|Publication number||US7831416 B2|
|Application number||US 11/826,614|
|Publication date||Nov 9, 2010|
|Filing date||Jul 17, 2007|
|Priority date||Jul 17, 2007|
|Also published as||US20090024367, WO2009011762A1|
|Publication number||11826614, 826614, US 7831416 B2, US 7831416B2, US-B2-7831416, US7831416 B2, US7831416B2|
|Inventors||Anthony J. Grichnik, Michael Seskin, Amit Jayachandran|
|Original Assignee||Caterpillar Inc|
|Export Citation||BiBTeX, EndNote, RefMan|
|Patent Citations (158), Non-Patent Citations (50), Referenced by (8), Classifications (7), Legal Events (2)|
|External Links: USPTO, USPTO Assignment, Espacenet|
This disclosure relates generally to product design systems and, more particularly, to probabilistic design based modeling systems for use in product design applications with data pre-processing techniques.
Many computer-based applications exist for aiding in the design of products. Using these applications, an engineer can construct a computer model of a particular product and can analyze the behavior of the product through various analysis techniques. Further, certain analytical tools have been developed that enable engineers to evaluate and test multiple design configurations of a product. While these analytical tools may include internal optimization algorithms to provide this functionality, these tools generally represent only domain specific designs. Therefore, while product design variations can be tested and subsequently optimized, these design variations are typically optimized with respect to only a single requirement within a specific domain.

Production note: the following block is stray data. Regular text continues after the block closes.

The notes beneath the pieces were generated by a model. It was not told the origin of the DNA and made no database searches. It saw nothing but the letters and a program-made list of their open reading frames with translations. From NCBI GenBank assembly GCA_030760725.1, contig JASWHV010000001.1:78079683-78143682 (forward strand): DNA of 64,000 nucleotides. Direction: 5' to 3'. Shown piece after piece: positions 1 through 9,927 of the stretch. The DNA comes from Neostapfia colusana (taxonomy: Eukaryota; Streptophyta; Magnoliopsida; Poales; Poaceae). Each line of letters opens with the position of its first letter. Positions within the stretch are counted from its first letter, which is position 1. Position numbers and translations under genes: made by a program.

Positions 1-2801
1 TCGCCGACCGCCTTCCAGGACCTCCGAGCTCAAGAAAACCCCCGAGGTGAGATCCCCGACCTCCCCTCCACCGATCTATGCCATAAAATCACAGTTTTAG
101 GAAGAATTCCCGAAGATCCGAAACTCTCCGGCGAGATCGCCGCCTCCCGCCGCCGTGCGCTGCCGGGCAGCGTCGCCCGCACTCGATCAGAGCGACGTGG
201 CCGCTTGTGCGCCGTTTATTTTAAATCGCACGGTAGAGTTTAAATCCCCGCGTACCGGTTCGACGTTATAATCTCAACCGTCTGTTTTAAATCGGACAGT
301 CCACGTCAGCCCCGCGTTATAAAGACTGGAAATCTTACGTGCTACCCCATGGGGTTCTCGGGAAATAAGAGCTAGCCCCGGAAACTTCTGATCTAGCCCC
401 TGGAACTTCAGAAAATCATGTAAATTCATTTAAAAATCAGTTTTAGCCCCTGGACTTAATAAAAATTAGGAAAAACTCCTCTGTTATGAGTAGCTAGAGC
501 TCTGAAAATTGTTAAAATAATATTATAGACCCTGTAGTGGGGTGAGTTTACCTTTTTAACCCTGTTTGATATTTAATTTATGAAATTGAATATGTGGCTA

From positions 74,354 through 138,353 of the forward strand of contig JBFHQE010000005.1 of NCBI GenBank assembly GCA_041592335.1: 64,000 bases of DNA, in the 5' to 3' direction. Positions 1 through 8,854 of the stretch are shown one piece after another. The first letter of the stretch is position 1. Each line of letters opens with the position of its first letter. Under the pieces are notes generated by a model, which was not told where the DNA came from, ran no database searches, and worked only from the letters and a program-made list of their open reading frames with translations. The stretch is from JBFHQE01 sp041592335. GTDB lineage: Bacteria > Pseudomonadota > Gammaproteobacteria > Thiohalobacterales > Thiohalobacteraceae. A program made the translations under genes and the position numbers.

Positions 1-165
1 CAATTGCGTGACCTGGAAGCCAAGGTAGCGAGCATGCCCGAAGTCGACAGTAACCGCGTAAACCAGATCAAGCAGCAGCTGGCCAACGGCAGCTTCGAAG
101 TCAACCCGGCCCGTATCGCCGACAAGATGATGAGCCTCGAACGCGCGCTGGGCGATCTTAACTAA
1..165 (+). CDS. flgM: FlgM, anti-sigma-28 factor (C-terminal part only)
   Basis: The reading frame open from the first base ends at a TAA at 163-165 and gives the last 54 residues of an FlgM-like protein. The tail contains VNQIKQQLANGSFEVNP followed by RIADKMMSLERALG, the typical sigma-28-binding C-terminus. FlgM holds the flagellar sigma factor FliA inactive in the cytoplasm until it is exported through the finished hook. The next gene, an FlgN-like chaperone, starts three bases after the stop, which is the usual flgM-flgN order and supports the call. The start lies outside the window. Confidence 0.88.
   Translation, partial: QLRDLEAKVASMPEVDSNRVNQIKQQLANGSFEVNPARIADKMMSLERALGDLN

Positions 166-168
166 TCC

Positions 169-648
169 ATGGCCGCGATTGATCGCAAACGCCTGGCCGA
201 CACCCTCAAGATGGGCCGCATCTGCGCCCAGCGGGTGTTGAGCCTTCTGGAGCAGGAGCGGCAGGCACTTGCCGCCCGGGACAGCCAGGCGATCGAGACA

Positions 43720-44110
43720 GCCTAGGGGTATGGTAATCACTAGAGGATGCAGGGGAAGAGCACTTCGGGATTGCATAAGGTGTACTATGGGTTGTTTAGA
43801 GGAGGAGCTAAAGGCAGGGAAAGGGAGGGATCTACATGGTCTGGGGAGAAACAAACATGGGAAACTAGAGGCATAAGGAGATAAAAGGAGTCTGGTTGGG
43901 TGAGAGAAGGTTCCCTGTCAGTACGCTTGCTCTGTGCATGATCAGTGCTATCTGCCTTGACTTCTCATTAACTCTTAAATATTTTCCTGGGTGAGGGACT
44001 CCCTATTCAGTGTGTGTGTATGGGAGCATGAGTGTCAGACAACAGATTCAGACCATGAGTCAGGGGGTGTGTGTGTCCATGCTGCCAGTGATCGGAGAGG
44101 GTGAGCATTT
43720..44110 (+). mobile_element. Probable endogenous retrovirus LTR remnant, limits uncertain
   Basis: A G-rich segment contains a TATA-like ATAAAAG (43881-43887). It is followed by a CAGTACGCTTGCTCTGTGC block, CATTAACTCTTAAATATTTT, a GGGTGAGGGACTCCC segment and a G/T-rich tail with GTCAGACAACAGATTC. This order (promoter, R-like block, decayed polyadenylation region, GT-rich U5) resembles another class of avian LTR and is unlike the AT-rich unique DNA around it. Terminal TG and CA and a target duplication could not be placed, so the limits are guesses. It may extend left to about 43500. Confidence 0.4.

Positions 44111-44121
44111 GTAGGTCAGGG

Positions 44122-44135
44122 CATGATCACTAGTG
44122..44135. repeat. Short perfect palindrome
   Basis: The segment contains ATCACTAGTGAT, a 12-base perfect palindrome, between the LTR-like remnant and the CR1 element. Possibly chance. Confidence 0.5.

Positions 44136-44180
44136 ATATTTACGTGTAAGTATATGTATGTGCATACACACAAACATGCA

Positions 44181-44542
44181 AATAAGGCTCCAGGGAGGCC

Finite element analysis (FEA) applications may fall into this domain specific category. With FEA applications, an engineer can test various product designs against requirements relating to stress and strain, vibration response, modal frequencies, and stability. Because the optimizing algorithms included in these FEA applications can optimize design parameters only with respect to a single requirement, however, multiple design requirements must be transformed into a single function for optimization. For example, in FEA analysis, one objective may be to parameterize a product design such that stress and strain are minimized. Because the FEA software cannot optimize both stress and strain simultaneously, the stress and strain design requirements may be transformed into a ratio of stress to strain (i.e., the modulus of elasticity). In the analysis, this ratio becomes the goal function to be optimized.
Several drawbacks result from this approach. For example, because more than one output requirement is transformed into a single goal function, the underlying relationships and interactions between the design parameters and the response of the product system are hidden from the design engineer. Further, based on this approach, engineers may be unable to optimize their designs according to competing requirements.
Thus, there is a need for modeling and analysis applications that can establish heuristic models between design inputs and outputs, subject to defined constraints, and optimize the inputs such that the probability of compliance of multiple competing outputs is maximized. There is also a need for applications that can explain the causal relationship between design inputs and outputs. Further, there is a need for applications that can collect desired patterns of design inputs to reduce computational load required by the optimization.